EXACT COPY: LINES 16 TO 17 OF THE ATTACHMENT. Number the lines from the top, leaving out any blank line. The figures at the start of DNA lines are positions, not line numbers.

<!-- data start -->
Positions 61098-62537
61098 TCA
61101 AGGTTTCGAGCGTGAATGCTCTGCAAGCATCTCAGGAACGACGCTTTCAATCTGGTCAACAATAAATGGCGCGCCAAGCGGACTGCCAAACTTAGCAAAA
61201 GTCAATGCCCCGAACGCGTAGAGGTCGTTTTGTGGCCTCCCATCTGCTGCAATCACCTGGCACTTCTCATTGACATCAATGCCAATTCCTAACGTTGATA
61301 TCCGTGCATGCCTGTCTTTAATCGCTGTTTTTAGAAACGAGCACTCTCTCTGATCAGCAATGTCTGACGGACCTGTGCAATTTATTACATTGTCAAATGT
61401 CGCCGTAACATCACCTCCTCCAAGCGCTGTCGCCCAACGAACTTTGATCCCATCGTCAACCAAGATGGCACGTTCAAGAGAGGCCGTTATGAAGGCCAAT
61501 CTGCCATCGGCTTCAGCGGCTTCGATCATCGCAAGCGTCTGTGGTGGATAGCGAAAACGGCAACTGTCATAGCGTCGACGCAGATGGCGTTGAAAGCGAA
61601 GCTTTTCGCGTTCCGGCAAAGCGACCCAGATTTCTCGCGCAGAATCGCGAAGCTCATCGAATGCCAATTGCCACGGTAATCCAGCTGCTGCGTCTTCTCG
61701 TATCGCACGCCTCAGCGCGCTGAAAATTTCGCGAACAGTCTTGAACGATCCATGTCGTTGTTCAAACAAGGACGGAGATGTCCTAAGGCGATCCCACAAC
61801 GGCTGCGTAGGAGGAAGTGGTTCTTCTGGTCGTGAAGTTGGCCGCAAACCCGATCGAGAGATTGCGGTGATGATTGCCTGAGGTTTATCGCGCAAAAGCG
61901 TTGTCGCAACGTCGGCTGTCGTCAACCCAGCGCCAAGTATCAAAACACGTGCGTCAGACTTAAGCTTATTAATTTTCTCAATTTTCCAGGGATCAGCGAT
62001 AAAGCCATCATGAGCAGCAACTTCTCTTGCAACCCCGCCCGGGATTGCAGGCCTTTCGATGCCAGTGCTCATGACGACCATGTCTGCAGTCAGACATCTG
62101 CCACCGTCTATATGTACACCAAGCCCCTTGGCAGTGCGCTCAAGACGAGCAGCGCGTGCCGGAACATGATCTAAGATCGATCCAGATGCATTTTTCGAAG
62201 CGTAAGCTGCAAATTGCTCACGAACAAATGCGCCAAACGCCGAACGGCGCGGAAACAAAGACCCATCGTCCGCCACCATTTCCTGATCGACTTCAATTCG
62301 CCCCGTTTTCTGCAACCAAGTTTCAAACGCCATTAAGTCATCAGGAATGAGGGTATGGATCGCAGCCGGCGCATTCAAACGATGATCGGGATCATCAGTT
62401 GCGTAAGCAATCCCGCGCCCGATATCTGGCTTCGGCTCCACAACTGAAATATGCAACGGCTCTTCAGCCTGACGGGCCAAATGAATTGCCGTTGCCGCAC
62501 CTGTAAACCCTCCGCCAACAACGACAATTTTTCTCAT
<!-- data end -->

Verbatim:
62401 GCGTAAGCAATCCCGCGCCCGATATCTGGCTTCGGCTCCACAACTGAAATATGCAACGGCTCTTCAGCCTGACGGGCCAAATGAATTGCCGTTGCCGCAC
62501 CTGTAAACCCTCCGCCAACAACGACAATTTTTCTCAT